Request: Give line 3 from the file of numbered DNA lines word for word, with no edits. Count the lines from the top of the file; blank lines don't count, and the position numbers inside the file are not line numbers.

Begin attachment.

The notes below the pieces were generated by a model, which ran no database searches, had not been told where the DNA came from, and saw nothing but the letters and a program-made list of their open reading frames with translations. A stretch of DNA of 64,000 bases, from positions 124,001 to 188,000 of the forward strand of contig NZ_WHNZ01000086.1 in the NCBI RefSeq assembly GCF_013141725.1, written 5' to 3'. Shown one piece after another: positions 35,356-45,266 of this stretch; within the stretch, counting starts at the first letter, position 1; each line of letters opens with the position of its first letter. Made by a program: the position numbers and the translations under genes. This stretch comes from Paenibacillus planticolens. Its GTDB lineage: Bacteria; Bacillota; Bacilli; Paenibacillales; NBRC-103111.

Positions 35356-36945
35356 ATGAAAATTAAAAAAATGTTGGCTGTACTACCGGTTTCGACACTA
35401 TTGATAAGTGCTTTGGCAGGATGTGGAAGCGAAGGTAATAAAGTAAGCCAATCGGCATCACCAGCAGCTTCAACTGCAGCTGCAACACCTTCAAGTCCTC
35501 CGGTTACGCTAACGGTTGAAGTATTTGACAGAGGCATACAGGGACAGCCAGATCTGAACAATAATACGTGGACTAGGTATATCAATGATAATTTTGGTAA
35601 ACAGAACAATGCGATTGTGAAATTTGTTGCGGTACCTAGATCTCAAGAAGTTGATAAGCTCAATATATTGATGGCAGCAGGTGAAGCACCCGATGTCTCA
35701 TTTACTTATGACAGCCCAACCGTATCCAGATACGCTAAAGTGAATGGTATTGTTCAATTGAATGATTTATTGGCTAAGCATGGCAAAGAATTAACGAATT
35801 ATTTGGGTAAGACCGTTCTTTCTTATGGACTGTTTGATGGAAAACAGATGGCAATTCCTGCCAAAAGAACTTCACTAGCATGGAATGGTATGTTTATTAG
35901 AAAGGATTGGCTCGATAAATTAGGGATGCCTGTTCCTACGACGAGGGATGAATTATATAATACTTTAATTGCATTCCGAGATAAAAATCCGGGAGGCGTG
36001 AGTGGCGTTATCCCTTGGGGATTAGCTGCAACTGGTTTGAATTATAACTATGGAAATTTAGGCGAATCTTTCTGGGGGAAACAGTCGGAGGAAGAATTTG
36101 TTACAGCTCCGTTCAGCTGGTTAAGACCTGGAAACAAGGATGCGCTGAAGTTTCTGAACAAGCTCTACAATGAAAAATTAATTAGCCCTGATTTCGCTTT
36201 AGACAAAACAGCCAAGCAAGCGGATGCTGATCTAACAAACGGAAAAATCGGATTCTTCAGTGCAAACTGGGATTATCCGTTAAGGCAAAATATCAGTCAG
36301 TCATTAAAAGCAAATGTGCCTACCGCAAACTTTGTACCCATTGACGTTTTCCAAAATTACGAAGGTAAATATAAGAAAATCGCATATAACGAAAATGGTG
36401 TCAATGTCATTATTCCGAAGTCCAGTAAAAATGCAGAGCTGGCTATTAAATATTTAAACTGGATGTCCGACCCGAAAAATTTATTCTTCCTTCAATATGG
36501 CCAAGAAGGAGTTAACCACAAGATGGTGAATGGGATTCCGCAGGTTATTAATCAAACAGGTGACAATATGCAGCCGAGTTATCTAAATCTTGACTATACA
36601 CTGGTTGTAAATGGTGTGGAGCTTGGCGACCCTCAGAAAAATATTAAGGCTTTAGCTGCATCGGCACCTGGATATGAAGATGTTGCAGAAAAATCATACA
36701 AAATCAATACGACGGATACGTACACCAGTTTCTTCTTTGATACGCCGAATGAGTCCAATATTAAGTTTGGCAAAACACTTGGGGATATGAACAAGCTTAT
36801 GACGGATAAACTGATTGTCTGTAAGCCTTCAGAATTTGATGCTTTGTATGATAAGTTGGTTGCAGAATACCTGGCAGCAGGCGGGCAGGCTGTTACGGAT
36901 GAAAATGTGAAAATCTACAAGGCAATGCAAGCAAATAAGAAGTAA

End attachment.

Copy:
35356 ATGAAAATTAAAAAAATGTTGGCTGTACTACCGGTTTCGACACTA